No deal reached on Greek Eurozone bailout

"I expect and I am working on a deal today but it will not be the end deal", Eurogroup head Jeroen Dijsselbloem said as he arrived for talks.

Greece doesn't have a large maturity deadline until July, when about 7 billion euros in obligations come due, but delaying the resolution of the program review adds to months of uncertainty that have taken their toll on the Greek economy - which has slipped back into recession - and kept the country from returning to the bond market.

"Both are possible and both perhaps should be done, and that I think will bring us to a more positive and definite positive conclusion at the next Eurogroup in June", Mr Dijsselbloem said.

The IMF has argued that the eurozone forecasts underpinning the Greek bailout are too rosy and that the country should get substantial debt relief so it can start growing on a sustainable basis following a depression that has seen the economy shrink by a quarter and unemployment and poverty levels rise sharply.

Representatives of Greece's global creditors on Monday night remained locked in talks at a Eurogroup meeting in Brussels where both bailout funding and the debt question were on the table.

While eurozone ministers lauded a package of economic reforms adopted by Athens last week, the International Monetary Fund argues that Greek debt levels are unsustainable and, in a split from European creditors, has refused to participate in another rescue package without a detailed element of debt reduction.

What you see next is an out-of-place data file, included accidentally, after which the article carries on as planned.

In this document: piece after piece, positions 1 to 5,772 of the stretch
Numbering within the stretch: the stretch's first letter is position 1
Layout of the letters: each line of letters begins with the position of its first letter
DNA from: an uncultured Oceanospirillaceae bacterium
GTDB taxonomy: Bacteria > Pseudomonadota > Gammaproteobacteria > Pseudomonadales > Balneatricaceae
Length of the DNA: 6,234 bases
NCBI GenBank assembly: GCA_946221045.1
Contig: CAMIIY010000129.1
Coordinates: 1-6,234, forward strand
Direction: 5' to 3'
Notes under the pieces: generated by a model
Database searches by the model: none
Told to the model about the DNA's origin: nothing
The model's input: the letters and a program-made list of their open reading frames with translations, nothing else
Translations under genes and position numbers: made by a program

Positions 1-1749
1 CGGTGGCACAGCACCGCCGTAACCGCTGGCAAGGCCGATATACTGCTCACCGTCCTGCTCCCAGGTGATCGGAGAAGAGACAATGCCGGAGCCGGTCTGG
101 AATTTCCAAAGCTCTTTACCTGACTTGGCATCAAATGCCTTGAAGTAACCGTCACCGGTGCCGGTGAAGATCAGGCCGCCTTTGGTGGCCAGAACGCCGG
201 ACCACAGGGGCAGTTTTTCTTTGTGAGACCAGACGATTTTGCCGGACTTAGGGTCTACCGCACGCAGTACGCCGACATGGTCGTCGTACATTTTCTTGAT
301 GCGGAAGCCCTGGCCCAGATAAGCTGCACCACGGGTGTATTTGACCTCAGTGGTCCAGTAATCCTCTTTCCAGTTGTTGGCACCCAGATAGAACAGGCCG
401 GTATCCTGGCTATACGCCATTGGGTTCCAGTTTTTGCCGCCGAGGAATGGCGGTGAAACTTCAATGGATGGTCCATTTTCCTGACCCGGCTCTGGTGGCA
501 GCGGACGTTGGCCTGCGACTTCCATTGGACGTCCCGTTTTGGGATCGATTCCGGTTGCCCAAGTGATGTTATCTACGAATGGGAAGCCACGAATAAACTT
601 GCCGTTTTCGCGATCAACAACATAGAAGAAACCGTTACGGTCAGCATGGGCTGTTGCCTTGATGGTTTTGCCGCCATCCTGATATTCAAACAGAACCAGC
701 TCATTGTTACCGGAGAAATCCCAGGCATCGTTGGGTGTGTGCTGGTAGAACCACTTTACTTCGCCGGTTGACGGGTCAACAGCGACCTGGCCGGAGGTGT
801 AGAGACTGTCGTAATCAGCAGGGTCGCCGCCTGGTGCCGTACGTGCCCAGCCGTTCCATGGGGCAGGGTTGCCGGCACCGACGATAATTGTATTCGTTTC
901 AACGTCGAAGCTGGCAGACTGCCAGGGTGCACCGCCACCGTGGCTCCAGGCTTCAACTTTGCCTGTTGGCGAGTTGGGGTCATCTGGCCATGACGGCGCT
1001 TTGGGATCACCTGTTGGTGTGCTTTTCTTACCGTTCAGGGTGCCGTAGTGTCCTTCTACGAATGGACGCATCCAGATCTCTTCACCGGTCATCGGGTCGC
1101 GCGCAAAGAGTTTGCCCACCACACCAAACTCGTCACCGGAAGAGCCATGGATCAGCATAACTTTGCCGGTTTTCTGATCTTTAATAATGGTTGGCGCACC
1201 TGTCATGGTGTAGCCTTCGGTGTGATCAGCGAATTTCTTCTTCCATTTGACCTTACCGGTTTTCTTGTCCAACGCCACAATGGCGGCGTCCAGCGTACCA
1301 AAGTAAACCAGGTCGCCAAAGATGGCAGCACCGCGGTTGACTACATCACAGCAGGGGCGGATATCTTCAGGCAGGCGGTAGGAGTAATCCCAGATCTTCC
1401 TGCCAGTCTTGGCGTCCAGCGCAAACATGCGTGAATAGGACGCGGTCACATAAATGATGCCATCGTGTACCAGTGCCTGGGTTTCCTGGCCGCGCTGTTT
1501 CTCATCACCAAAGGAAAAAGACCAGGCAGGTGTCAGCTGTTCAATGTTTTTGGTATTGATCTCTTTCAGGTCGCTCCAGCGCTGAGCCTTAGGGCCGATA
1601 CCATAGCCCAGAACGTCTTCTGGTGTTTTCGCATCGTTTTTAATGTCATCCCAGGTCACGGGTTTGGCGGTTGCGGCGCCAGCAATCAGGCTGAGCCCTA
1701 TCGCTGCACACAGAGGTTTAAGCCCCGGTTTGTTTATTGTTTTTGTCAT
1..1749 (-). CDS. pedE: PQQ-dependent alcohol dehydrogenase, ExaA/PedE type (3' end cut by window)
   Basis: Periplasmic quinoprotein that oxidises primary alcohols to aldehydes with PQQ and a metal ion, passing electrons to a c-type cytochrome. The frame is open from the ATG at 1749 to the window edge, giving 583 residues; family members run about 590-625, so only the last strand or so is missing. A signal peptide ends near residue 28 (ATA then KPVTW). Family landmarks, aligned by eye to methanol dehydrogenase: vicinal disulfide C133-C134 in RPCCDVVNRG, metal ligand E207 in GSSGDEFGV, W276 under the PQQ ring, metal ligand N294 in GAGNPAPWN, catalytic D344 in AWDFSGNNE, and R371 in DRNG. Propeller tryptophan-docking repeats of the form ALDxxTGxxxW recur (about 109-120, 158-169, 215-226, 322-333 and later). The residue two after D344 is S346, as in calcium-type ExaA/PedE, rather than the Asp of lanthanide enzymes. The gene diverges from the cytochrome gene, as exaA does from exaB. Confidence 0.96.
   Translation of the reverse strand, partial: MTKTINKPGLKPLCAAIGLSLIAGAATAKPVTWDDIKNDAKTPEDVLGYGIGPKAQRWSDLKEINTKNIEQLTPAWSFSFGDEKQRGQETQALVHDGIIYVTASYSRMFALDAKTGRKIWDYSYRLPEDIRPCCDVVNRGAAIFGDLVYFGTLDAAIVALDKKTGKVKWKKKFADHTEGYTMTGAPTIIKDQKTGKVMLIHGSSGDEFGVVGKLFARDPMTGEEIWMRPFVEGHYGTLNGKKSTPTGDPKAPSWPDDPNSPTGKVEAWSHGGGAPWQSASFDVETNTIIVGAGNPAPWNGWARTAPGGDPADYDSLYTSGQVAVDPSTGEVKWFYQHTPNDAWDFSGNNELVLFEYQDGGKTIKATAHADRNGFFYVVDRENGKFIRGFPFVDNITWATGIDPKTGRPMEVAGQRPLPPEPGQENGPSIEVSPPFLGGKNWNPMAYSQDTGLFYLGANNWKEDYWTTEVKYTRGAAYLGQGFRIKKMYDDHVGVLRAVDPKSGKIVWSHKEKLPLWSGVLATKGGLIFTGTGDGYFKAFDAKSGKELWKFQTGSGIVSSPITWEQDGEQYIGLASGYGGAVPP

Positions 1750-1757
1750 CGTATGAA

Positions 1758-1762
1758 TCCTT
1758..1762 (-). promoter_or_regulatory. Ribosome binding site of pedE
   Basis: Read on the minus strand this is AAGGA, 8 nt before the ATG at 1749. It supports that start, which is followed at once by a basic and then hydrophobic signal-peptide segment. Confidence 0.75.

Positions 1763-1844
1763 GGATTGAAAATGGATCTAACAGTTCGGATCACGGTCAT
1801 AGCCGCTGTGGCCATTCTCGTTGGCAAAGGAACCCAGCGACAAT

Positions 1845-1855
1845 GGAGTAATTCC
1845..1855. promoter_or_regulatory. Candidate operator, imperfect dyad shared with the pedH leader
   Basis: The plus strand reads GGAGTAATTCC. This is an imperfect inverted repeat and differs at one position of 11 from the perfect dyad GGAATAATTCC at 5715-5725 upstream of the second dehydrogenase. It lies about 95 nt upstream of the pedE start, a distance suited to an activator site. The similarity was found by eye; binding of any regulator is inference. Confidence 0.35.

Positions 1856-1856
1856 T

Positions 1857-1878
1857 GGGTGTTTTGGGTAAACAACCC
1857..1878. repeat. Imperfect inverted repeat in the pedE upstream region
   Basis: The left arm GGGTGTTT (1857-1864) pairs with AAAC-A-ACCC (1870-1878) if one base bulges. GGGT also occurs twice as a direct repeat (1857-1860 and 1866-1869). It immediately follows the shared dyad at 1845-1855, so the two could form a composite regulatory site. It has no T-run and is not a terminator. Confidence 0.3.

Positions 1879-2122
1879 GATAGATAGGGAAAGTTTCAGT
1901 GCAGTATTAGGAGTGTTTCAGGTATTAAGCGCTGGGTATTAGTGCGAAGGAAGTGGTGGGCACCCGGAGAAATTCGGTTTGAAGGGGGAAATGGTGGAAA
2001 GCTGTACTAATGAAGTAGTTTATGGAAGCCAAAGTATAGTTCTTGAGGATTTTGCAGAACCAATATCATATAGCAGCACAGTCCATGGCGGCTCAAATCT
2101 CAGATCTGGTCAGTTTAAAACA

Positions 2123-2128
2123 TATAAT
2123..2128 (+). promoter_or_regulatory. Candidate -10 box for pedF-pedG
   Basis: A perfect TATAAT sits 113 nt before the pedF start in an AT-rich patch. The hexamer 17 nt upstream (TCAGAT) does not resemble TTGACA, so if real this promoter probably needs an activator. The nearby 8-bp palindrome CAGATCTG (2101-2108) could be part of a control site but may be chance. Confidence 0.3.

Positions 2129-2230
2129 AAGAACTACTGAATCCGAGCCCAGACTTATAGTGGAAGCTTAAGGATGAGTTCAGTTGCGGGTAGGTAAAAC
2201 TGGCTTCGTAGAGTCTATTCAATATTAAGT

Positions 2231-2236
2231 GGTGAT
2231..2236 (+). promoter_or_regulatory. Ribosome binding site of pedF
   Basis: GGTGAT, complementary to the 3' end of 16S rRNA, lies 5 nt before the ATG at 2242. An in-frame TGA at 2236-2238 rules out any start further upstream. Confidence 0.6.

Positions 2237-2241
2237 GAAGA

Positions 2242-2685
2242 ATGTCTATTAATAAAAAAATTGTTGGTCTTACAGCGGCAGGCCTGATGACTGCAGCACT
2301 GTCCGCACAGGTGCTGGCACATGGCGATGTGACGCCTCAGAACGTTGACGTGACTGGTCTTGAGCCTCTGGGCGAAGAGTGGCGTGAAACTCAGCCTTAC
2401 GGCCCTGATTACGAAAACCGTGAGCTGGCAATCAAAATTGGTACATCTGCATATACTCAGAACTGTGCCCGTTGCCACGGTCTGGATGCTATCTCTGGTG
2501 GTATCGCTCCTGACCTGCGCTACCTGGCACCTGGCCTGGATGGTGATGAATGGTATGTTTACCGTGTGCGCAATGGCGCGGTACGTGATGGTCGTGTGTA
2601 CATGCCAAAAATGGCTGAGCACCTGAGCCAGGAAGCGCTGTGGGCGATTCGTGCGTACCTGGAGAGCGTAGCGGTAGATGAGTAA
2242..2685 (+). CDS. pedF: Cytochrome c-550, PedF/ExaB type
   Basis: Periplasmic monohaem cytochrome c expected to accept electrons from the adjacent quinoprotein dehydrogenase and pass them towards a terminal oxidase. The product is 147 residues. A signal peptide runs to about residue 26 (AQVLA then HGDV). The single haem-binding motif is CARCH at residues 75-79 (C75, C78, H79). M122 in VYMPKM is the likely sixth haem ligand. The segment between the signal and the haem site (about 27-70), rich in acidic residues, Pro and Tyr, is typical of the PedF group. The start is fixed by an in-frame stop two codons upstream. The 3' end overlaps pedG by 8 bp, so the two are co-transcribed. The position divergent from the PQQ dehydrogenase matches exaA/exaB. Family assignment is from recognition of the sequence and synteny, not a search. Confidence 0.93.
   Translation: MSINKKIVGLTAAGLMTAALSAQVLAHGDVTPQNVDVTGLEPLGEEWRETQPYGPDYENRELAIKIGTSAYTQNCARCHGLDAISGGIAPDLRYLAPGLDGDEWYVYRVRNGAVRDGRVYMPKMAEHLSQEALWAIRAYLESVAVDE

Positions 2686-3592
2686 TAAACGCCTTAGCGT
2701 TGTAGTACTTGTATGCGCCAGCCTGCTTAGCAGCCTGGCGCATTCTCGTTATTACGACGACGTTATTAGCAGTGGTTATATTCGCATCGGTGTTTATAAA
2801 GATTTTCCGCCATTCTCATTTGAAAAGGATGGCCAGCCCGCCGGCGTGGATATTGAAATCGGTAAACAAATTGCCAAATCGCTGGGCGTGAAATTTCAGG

French President Emmanuel Macron says his new administration will push for an global debt relief deal for austerity-weary Greece. The European Commission is one of the monitors of Greece's bailout program. The IMF reportedly asked for more debt relief for Greece, wishing to ensure the sustainability of the country's debt.

The left-led Greek government of Prime Minister Alexis Tsipras had hoped that a package of measures, including further spending cuts and economic reforms, passed by lawmakers last week, would have been enough to break the logjam at Monday's meeting and allow the so-called eurogroup to release the next bailout installment.

The new delay on fresh aid and debt relief will infuriate the Greek government, which pushed through the tough reforms to be ready for Monday's talks.

Under the first scenario Greece will grow at 1.3 percent in the long run and its primary surplus will be on average 2.6 percent of gross domestic product.

Germany and France are Greece's biggest lenders. On Monday, Macron spoke to Tsipras and according to his office stressed "his determination to find an accord soon to lighten the burden of Greek debt over the long term".

France's new finance minister, Bruno Le Maire, said: "Everyone must make a step".

Euro-area finance ministers committed last May to a set of potential measures to ease the repayment terms on Greek bailout loans after the end of the program in 2018, but the degree to which these measures will be implemented is still a subject of contention.

  • Zachary Reyes